The conclusion I finally reach is that Exhibit 1A in these proceedings is admissible in proof of the customary law relating to the selection and appointment of the Odole of Ilesa. It is not valueless. And since Exhibit 1A provides for a rotational system, that system ought to prevail.

The next question I now have to consider is whether there was any admissible oral evidence outside Exhibit 1A that proved that appointment to the Odole Chieftaincy was rotational among the 3 branches of the Logun-Edu family. To answer this question one has to look at the plaintiff’s pleadings and evidence in support; the onus was on them to prove the custom. I have earlier in this judgment set out the penultimate paragraphs of their pleadings. Kolawole, J.C.A. delivering the lead judgment of the court below (with which the other Justices that heard the appeal in that court agreed), observed:

“Paragraphs 6,8,9 and 10 of the respondents’ amended statement of claim clearly show their case namely:-

(1) That the Odole Chieftaincy title is hereditary and restricted only to the descendants of Logun-Edu the first Odole of Ilesha

(2) That the plaintiffs are the descendants of Logun-Edu.

(3) That the 4th defendant is not in any way related to the Odole Chieftaincy family.”

It would appear that the learned Justice, with respect to him overlooked paragraph 13(b) and 35(iii) of the amended statement of claim which alleged that appointment was by rotation among the 3 ruling houses and that it was not the turn of the Arobiomo Ruling House to which the 4th defendant claimed to belong. The 4th defendant understood plaintiffs’ case in this light. The learned Justice of Appeal observed:-

“According to the learned Senior Advocate, the summary of the plaintiffs’ claim against the 4th appellant is:-

(a) That the 4th appellant is not a member of Logun-Edu family.

(b) That even if he is a member of the family, it is not the turn of the Arobiomo branch of Logun-Edu family to which the 4th appellant claims he belongs.

 This is spelt out in paragraph 3 of the respondents claim in the court below, already reproduced above. Paragraphs 10, 13, 23, 27 and 32 of the amended statement of claim clearly amplified the complaint of the respondents.”

On the issue of rotation, this is how the learned Justice resolved it. He said:

“Counsel then submitted that the only issue which remains is whether it was the turn of Arobiomo Ruling House in accordance with the custom of Ijesa. Paragraph 13(b) of the statement of claim states that the selection and installation of Odole is by rotation among the three ruling house: (i.e. Nikunogbo, Ogboro and Arobiomo) and that the next Ruling House to nominate or provide a candidate is the Ogboro Ruling House (vide Ruling House Declaration of 21st day of May,1975).

    According to Chief Babalola the learned Judge held at page 212 that Exhibit “1A” cannot apply to Odole Chieftaincy title. The learned Judge further held at page 212 at lines 33 to 35 that:-

“Further, I find myself unable to apply Exhibit 1(A) formally to the advantage of either party to this litigation.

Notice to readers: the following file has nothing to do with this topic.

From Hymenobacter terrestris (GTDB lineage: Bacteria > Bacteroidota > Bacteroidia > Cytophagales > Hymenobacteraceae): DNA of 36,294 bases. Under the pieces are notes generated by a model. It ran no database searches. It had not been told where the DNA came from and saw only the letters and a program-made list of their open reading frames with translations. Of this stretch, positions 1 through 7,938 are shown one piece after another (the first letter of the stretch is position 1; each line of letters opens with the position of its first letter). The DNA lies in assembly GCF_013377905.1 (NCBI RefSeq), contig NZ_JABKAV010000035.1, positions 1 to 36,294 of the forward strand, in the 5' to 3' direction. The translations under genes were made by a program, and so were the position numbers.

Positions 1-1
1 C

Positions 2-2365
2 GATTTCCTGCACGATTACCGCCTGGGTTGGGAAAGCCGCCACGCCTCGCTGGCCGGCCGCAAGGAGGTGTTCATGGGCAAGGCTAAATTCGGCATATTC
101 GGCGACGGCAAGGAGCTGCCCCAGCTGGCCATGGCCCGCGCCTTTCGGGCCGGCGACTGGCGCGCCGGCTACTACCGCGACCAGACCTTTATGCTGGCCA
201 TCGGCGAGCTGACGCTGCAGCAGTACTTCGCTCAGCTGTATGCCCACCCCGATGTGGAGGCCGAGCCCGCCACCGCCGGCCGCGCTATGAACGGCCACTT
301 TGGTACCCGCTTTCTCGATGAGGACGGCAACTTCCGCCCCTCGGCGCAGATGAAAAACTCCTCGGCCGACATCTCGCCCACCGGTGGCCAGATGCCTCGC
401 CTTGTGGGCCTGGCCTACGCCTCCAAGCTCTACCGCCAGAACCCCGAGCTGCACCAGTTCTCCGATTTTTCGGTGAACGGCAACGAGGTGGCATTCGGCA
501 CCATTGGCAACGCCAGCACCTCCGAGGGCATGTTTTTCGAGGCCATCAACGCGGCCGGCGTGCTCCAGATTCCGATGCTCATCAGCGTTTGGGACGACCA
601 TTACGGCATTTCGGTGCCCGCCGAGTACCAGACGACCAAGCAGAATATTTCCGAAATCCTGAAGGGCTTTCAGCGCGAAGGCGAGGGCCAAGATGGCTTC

Exhibit 1(A) is the document upon which the respondents” relied to make a case for rotation among the three Ruling Houses. The Judge having agreed that it would not be used to the advantage of either party to the litigation proceeded to apply and to give effect to the Ruling House Declaration from pages 213 lines 37-39 to page 217.

The learned Judge held at page 216 lines 28-33 and page 217 line 1-4 that:

“Even though I hold that Exhibit 1(A) does not have the effect that the plaintiffs ascribed to it, it is nevertheless, my view (and I so find and hold) that it is a true expression of tested and practised tradition and custom relating to the Odole Chieftaincy title which was merely reduced into written form, as then required, for administrative workability and ease.”

The learned trial Judge has given judgment on matters not pleaded. He has further given consideration to a point he had earlier in his judgment held he would not use to the advantage of either party. On a proper direction, it is contended, the learned trial Judge ought to have dismissed the respondents case.”

Later in his judgment, he said:-

“Learned counsel submitted that there is abundant evidence to support the third leg of the respondents claim as to rotation among the three Ruling Houses.

The answer to that submission however is that paragraph 13(b) of the respondents statement of claim based the issue of rotation on Exhibit 1(A), which the learned Judge specifically stated he was not going to rely upon. It follows that oral evidence cannot be substituted for what has been reduced into a written form.

Furthermore, the respondents can only obtain the declaration which they seek in their third claim only if there is the absence of the two factors namely:-

(1) That the 4th appellant is not a member of the Arobiomo Ruling House a branch of Logun-Edu Family, and

(2) That it was not the turn of Arobiomo Ruling House to present a candidate for the Odole Chieftaincy Title.

The learned trial Judge found that the 4th appellant is a member of the Arobiomo Ruling House. Exhibit 1(A). is not available to be used to the advantage of either party. There was therefore no basis for the learned trial Judge to grant the declaration sought in the third claim.”